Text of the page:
Today at ESPN Jim Caple takes a stab at listing the top 10 baseball songs of all time. He has “Centerfield” by John Fogerty at number one.
I feel like picking the best baseball song is a fools’ errand if, for no other reason, than everyone has different musical tastes so who’s to say what really is the best baseball song? It’s inherently a matter of opinion. But I know this much: “Centerfield” is objectively awful. It’s just not a good song and if you think otherwise you’re a bad person and should feel bad. No offense, Jim.
I guess everything else is fair game. Well, not “Talkin’ Baseball.” That’s awful too. Just can’t be on your list if you want to be taken seriously in polite society. Terrible, abominable song. Get the shakes just thinking about it.
I go back and forth on my favorite baseball song, but here’s one that rotates in and out of the top spot. It’s Mabel Scott’s “Baseball Boogie.”
OK, yes, she’s not really singing about baseball. She’s singing about sex. But I think that’s ok. I’d rather hear Mabel Scott sing about sex than hear John Fogerty singing about baseball. And if you disagree, well, you’re wrong AGAIN.
The Yankees fell behind early to the Orioles on Sunday afternoon, a day after dropping both ends of Saturday’s doubleheader. Their game, as did every other game on Sunday with the exception of the Braves-Cardinals doubleheader, started at 3:05 or 3:10 EDT, a change Major League Baseball recently made to create fairness on the final day of the season.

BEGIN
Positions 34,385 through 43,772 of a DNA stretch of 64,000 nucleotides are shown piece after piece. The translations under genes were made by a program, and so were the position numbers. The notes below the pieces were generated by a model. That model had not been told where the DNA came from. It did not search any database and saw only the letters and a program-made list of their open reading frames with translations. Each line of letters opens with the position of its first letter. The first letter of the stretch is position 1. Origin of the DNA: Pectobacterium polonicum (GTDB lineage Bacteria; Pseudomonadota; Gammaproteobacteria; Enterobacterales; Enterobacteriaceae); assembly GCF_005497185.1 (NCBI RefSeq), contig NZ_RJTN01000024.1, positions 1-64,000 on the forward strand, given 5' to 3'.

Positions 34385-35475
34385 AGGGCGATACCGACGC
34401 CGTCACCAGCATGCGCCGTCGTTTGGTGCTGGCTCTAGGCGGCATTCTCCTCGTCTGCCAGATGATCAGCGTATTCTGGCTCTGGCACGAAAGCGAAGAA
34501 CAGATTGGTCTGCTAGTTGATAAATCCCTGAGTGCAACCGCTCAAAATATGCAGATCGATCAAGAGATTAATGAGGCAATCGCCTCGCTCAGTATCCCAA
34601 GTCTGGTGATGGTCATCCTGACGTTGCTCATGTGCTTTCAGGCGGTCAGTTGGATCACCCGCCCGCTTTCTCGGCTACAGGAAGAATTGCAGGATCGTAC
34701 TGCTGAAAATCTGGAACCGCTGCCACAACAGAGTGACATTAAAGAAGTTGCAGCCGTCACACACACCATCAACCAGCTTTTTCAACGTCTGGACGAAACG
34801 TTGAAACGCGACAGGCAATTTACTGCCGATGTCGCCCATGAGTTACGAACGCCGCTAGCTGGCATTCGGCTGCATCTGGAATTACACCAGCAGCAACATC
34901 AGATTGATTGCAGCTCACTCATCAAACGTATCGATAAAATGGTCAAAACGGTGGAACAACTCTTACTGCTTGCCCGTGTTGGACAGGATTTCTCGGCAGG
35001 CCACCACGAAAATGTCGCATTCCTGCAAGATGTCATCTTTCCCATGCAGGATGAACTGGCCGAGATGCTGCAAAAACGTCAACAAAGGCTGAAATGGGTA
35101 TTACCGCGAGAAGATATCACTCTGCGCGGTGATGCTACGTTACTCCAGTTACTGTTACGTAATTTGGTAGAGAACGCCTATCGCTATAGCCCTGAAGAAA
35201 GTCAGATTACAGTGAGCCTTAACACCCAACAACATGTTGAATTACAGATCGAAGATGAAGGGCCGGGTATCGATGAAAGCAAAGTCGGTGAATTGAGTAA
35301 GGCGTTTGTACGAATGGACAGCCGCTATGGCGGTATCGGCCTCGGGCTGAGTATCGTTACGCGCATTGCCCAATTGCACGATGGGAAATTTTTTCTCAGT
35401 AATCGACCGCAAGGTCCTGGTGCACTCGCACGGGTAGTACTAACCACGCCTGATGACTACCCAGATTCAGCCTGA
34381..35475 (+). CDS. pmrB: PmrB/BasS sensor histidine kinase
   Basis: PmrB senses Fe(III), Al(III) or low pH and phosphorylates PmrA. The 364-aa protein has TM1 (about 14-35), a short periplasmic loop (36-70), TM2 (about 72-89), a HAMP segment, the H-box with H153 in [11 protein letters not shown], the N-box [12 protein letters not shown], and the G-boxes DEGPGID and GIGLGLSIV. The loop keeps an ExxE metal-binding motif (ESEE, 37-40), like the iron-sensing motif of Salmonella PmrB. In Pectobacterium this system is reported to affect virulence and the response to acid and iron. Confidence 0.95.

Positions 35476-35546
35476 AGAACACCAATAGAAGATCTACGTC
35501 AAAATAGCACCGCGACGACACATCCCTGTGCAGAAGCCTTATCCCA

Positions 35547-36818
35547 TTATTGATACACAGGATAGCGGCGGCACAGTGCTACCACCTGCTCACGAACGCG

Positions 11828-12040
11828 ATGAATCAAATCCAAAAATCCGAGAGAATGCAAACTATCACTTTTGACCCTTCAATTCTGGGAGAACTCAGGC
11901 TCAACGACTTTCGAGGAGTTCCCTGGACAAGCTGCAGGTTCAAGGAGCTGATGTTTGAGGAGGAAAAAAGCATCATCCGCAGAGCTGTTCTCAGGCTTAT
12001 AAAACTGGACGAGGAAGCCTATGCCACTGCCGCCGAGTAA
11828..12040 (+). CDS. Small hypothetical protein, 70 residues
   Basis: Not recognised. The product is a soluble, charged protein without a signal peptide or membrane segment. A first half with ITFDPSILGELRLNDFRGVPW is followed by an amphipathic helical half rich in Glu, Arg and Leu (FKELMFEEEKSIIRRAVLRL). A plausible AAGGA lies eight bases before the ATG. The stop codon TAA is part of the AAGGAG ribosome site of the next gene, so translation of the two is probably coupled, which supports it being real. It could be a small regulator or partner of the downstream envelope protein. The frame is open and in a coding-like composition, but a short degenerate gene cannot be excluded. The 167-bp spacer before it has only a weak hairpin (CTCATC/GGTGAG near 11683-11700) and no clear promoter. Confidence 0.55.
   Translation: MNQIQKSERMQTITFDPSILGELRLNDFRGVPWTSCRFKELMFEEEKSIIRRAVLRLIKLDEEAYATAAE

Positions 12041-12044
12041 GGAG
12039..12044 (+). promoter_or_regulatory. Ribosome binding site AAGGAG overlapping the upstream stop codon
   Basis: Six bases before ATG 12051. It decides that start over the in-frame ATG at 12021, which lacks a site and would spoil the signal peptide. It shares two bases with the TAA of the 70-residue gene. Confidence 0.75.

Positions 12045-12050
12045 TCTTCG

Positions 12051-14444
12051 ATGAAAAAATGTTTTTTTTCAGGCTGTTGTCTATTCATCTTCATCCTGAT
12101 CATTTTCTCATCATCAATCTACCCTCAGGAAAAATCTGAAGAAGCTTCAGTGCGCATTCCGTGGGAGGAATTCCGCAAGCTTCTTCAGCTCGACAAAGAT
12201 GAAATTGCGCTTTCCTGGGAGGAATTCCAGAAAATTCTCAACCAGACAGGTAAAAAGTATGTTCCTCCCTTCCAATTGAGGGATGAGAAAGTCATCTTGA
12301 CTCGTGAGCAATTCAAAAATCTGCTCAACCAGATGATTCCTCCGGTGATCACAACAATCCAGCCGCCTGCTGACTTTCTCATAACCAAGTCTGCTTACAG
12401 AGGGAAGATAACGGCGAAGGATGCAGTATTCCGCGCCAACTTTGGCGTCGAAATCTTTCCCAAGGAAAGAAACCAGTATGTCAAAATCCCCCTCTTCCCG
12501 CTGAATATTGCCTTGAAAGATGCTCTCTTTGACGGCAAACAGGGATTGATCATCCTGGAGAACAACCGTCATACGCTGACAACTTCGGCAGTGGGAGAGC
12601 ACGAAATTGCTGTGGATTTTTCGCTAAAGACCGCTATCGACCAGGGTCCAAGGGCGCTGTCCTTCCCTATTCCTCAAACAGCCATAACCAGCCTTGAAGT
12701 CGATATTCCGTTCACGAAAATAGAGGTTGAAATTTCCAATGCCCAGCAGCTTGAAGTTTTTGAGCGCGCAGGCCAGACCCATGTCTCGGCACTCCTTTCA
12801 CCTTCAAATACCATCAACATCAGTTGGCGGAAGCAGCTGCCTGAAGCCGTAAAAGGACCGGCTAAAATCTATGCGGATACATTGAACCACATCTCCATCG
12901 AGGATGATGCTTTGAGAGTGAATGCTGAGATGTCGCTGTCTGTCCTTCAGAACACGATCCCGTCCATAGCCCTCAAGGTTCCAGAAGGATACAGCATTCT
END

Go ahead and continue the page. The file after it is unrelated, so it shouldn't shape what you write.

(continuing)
Girardi is not a fan. Per the Associated Press:
It was cloudy at Camden Yards at 3:05 p.m., but late-afternoon games often make it difficult for batters to see pitches.
Girardi said, “Here’s the thing that bothers me: If it’s a sunny day you’re playing in shadows.”
He added, “If it’s the most important game of the year to get in, I don’t think that’s right.”
Understanding the idea is for every team to play at the same time, Girardi said, “Then play all night games.”
One wonders if MLB had scheduled Sunday’s slate of games for the night, if Girardi would have instead complained about batters losing fly balls in the stadium lights. Furthermore, both teams have to play in the same conditions.
Marlins outfielder Ichiro Suzuki was given an opportunity to play a new position in Sunday’s series finale against the Phillies. After the Phillies rallied to take a 6-2 lead in the seventh, the Marlins let Suzuki take the hill in the eighth. And, in news that surprises no one, he was impressive.
Though Suzuki gave up a run on two hits, he flashed a fastball that hit the mid-80’s and a breaking ball with some bite.
Suzuki, who turns 42 years old later this month, is 65 hits of 3,000 in his major league career. The Marlins are interested in bringing him back in 2016.